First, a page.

You are here: NEWS RELEASES

                                                                              

Dec. 8, 2008

For Immediate Release

CAMPBELLSVILLE UNIVERSITY ALUMNUS FINDS SUCCESS IN PUBLIC OFFICE

By Hillary C. Wright, student news writer

CAMPBELLSVILLE, Ky.—Vernie McGaha, a Republican State Senator for Senate District 15, which covers Kentucky counties Adair, Casey, Russell and Pulaski, said he was drawn to Campbellsville University by the music program offered.

               

“I truly enjoyed my years at CU,” said McGaha. “The small town atmosphere and community involvement, small classes, personal relationships with teachers and a Christian atmosphere is all you can ask for in an educational setting.”

 McGaha, originally from Adair County, is a 1965 graduate of Adair County High School. He studied music at CU and graduated in 1969 with a bachelor of science degree. He also received his master’s degree in 1971 from Western Kentucky University and his Rank I from WKU in 1973.

McGaha began his career in education as band director at Russell County High School from 1969 to 1986. He was principal of Union Chapel Elementary School from 1986 to 1987, and was principal of Russell County Middle School from 1988 to 1996. Upon retirement, McGaha decided to enter politics by running for the Kentucky State Senate.

Vernie McGaha talks with Sandy Simpson, representative for incumbent U.S. Rep. Ed Whitfield (R), left, and Judge Ann Melton of Columbia following the recent inaugural meeting of the Heartland Parkway Foundation Inc. in Lebanon, Ky. (Campbellsville University photo by Joan C. McKinney)

“I was ready for a career change after retirement from the education profession,” said McGaha. “I was approached by friends who encouraged me to run for the open District 15 Senate Seat. After much prayer and meditation, I filed one hour before the filing deadline.

“I have always been interested in the political process and the many areas of government that seemed to ignore the moral and economic principles which have been the foundation for our great country. Most of all, I felt this is what God wanted me to do at this juncture in my life. It has been educational, rewarding and humbling.”

McGaha also serves as chairman of the Contract Review Subcommittee, vice chairman of the Senate Agricultural and Natural Resources Committee, vice chairman of the Education Committee, and is a member of the Appropriations and Revenue Committee, the Veterans and Military Affairs Committee, the Program Review and Investigations Committee, and the Energy Subcommittee.

McGaha is also a member of New Hope Separate Baptist Church, where he serves as senior deacon, an adult Sunday school teacher, and pianist. He has also been a member of the Crossroads Quartet, a Southern gospel quartet that began in 1960 for 49 years. “We work primarily in Kentucky, Tennessee and Indiana,” said McGaha. “We do about 50 concerts per year.”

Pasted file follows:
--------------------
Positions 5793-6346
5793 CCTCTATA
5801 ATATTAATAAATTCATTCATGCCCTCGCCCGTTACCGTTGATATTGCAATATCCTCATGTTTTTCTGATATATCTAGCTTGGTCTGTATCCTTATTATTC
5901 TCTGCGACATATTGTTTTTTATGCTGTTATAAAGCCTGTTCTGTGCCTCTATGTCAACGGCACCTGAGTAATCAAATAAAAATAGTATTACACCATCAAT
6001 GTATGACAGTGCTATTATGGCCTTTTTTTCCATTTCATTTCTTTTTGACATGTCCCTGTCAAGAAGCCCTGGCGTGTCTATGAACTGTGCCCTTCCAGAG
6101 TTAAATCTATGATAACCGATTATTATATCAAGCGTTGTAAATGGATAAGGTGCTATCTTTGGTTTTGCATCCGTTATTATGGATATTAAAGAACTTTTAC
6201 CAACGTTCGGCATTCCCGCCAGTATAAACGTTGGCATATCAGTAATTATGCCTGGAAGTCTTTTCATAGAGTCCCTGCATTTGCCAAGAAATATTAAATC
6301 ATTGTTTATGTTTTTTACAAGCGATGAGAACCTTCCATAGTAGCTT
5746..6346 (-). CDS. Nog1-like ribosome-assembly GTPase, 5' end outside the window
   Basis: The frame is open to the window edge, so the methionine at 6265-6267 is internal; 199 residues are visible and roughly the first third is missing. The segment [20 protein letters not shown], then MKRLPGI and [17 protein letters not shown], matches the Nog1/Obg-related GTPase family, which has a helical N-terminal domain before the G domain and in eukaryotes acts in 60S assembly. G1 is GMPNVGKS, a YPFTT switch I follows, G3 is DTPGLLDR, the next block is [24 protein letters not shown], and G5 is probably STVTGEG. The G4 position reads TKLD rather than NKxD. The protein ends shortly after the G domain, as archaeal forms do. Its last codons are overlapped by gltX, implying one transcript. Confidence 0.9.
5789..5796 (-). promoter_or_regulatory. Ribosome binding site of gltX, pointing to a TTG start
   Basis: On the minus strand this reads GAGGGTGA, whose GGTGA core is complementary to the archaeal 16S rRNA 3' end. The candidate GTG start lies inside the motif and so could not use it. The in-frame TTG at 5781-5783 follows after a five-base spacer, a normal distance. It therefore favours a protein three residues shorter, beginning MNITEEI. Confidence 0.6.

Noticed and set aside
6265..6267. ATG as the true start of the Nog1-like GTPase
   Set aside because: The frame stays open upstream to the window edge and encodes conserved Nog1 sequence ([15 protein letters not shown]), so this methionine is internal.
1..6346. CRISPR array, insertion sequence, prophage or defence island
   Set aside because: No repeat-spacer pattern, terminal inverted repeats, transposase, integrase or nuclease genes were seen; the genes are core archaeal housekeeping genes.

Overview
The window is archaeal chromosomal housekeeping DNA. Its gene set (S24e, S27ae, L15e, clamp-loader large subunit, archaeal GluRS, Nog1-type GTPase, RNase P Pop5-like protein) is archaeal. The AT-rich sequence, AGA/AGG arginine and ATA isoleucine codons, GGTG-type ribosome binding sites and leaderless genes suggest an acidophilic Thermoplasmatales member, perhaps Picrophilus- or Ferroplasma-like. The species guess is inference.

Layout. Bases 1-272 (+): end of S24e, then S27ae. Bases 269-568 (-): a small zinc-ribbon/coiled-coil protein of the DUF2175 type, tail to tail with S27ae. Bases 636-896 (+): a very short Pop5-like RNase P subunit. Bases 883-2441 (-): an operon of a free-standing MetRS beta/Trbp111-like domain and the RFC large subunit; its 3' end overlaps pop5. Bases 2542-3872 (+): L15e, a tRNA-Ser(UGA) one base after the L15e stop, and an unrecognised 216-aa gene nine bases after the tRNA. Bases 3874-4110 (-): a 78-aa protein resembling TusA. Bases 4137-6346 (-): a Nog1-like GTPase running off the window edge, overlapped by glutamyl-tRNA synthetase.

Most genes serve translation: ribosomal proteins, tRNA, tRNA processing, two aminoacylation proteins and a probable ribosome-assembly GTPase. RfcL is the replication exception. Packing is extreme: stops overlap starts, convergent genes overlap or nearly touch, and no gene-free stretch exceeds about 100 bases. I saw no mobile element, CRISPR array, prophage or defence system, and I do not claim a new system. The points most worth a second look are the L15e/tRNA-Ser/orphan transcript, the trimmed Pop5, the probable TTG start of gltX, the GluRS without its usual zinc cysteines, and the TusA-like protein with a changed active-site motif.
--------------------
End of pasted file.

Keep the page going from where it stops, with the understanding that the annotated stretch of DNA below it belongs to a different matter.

McGaha ran unopposed in this year’s election, and will have a fourth term that will run through 2012. McGaha said his number one goal as a politician is “to stay true to my principles and beliefs. If I do so, I can be a responsive representative of my constituents,” he said.

While he dislikes the partisan political bickering of being in his position, McGaha enjoys helping citizens “who are stuck in the red tape of government.”

The Rev. John Chowning, vice president for church and external relations and executive assistant to the president at Campbellsville University, said he has been acquainted with McGaha for more than 40 years.

State Senator McGaha spent a career in public education prior to becoming a public servant,” said Chowning. “He was a marching band director at Russell County High School for a number of years.  He also served as a principal and administrator in the Russell County schools.          

“His public school career enabled him to make a very positive contribution to the lives of a number of young people who are serving throughout the state and beyond. He has deep roots in his Christian faith and church, community and family -- those things which are at the foundation of what has made our nation great.

“He is continuing to make a great contribution where he is serving now, and his life of service is very much in line with the many Christian servant leaders among the more than 10,000 CU alumni around the world.”

Chowning said McGaha is among the most highly respected members of the Kentucky State Senate.  

“He is a person of strong convictions and yet has the ability to work across partisan lines to put together legislation that benefits the Commonwealth of Kentucky,” Chowning said.

“He is known as an elected official who is accessible to the people and who has maintained close ties to his constituents.  His service on the Education Committee, as well as other key committee assignments, is key.”
             

McGaha is the son of Schuyler and Barbara McGaha of Columbia, Ky. He is married to Connie Sue Smith McGaha.       

                                             .

Campbellsville University is a private, comprehensive institution located in South Central Kentucky. Founded in 1906, Campbellsville University is affiliated with the Kentucky Baptist Convention and has an enrollment of 2,601 students who represent 93 Kentucky counties, 27 states and 31 foreign nations. Listed in U.S. News & World Report’s 2009 “America’s Best Colleges,” CU is ranked 22nd in “Best Baccalaureate Colleges” in the South for the second consecutive year. CU has been ranked 16 consecutive years with U.S. News & World Report. The university has also been named to America’s Best Christian Colleges®. Campbellsville University is located 82 miles southwest of Lexington, Ky., and 80 miles southeast of Louisville, Ky. Dr. Michael V. Carter is in his tenth year as president.